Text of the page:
Remaking Wormsloe Plantation
The Environmental History of a Lowcountry Landscape
Publication Year: 2012
Why do we preserve certain landscapes while developing others without restraint? Drew A. Swanson’s in-depth look at Wormsloe plantation, located on the salt marshes outside of Savannah, Georgia, explores that question while revealing the broad historical forces that have shaped the lowcountry South.
Wormsloe is one of the most historic and ecologically significant stretches of the Georgia coast. It has remained in the hands of one family from 1736, when Georgia’s Trustees granted it to Noble Jones, through the 1970s, when much of Wormsloe was ceded to Georgia for the creation of a state historic site. It has served as a guard post against aggression from Spanish Florida; a node in an emerging cotton economy connected to far-flung places like Lancashire and India; a retreat for pleasure and leisure; and a carefully maintained historic site and green space. Like many lowcountry places, Wormsloe is inextricably tied to regional, national, and global environments and is the product of transatlantic exchanges.
Swanson argues that while visitors to Wormsloe value what they perceive to be an “authentic,” undisturbed place, this landscape is actually the product of aggressive management over generations. He also finds that Wormsloe is an ideal place to get at hidden stories, such as African American environmental and agricultural knowledge, conceptions of health and disease, the relationship between manual labor and views of nature, and the ties between historic preservation and natural resource conservation. Remaking Wormsloe Plantation connects this distinct Georgia place to the broader world, adding depth and nuance to the understanding of our own conceptions of nature and history.
Published by: University of Georgia Press
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Wormsloe Plantation is one of the most signifi cant historical, archaeological, and natural sites in Georgia and the entire Lowcountry, and a major reason for its signifi cance is the property’s integrity and long- term proprietorship. Noble Jones, one of the founding English settlers of Savannah in 1733, was also among the fi rst to apply...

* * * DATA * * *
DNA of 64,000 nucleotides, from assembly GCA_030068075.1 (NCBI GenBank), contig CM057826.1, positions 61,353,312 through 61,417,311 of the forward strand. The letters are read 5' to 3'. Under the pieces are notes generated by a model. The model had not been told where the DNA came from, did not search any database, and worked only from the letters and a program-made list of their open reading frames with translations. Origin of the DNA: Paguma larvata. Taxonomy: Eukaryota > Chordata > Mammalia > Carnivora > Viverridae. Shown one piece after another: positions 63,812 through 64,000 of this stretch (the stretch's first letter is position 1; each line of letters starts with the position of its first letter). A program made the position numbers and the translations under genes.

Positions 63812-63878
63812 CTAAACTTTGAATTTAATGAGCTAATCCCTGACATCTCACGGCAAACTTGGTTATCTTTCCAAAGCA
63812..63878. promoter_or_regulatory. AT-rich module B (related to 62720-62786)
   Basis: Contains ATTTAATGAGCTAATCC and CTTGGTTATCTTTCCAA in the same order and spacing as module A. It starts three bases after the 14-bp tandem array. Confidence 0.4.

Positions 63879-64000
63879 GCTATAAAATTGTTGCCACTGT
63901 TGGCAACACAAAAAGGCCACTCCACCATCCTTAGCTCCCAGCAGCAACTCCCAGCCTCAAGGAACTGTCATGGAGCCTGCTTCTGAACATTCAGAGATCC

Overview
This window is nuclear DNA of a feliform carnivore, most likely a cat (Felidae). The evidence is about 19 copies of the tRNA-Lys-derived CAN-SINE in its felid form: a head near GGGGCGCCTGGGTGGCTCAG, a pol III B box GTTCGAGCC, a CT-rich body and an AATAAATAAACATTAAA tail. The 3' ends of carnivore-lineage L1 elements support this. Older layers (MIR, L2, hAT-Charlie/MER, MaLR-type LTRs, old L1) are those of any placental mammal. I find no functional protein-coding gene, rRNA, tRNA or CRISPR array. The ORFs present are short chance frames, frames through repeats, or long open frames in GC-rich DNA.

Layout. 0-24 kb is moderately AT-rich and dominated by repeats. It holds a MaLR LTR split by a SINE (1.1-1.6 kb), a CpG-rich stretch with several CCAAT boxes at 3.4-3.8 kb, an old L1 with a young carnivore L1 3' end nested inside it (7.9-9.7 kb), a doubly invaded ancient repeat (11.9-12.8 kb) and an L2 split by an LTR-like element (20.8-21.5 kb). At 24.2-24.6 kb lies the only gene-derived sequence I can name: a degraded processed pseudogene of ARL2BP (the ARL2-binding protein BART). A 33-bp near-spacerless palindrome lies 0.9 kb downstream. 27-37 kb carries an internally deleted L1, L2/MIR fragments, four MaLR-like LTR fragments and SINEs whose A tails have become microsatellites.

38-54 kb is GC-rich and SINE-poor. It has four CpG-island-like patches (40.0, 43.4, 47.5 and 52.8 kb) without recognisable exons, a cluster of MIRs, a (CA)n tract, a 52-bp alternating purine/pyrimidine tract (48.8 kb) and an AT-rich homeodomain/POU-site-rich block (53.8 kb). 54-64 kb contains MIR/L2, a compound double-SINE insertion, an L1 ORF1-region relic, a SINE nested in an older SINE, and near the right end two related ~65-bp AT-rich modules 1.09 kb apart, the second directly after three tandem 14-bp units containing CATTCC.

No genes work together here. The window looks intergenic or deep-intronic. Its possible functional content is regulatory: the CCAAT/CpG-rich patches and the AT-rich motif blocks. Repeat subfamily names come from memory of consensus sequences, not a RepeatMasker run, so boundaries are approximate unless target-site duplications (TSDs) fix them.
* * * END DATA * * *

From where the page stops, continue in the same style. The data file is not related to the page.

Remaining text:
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Many colleagues, family members, and friends have supported this work over the past few years and deserve brief mention here. Chief among them is Paul Sutter. Paul first brought Wormsloe to my attention, encouraged my eff orts to transform a research project into a full- fledged book, and offered tireless guidance throughout the...
INTRODUCTION: The Last Plantation
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One of the most iconic images of the Old South is that of a mile- long avenue lined with live oaks leading to a stately, columned plantation house. This tableau conjures up Disneyesque visions of southern belles in hoop skirts, slaves laboring in cotton fields, the clink of julep cups, and foxhunting on horseback, with...
ONE: A Lowcountry Experiment: Creating a Transatlantic Wormsloe
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On november 16, 1732, the ship Anne departed England for the New World. The vessel’s crew and 115 passengers were bound for the southeastern coast of British North America, for a strip of land between the colony of South Carolina and Spanish Florida where they intended to found a new colony: Georgia. This colonial project
TWO: Becoming a Plantation: Wormsloe from the Revolution to the Civil War [Image Plates]
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A crow flying across the Skidaway Road and down the Isle of Hope peninsula in the spring of 1783 would have passed over a coastal live oak and mixed pine forest, with an occasional palmetto or marshy slough breaking up the canopy. Moving south, the bird might have wheeled once over Noble Jones’s tabby fort and an adjacent...
THREE: Wormsloe Remade: Plantation Culture from the Civil War to the Twentieth Century
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In October 1861, Confederate artillery at Port Royal opened fire on Union gunboats along the southeastern South Carolina coast. The roar of the cannons shook Wormsloe’s plantation house “from cellar to garret, though the firing was at forty miles distance.”1 With that thunderous barrage, the Civil War came to Wormsloe. The conflict disrupted cotton planting and the Joneses’ normal routines over the...
FOUR: “Worth Crossing Oceans to See”: The Transition from an Agricultural to an Ornamental Landscape
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Around midday on September 29, 1896, a hurricane made landfall near Tybee Island, packing sustained winds of close to 110 miles per hour. The storm surged up the Savannah River, destroying homes, uprooting trees, swamping rice impoundments, and leveling cotton fields as it went. The hurricane had earlier made a circuitous...
FIVE: From Plantation to Park: Wormsloe since 1938
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In the mid- 1970s, Noble Jones’s plantation became a state historic site, owned and preserved by the people of Georgia. The state acquired the historic property as a consequence of a belief in the value of its rich history, especially in connection with the colonial era. Officials also appreciated the natural resources and green space...
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Page Count: 320
Illustrations: 34 b&w photos, 6 maps
Publication Year: 2012
Series Title: Environmental History and the American South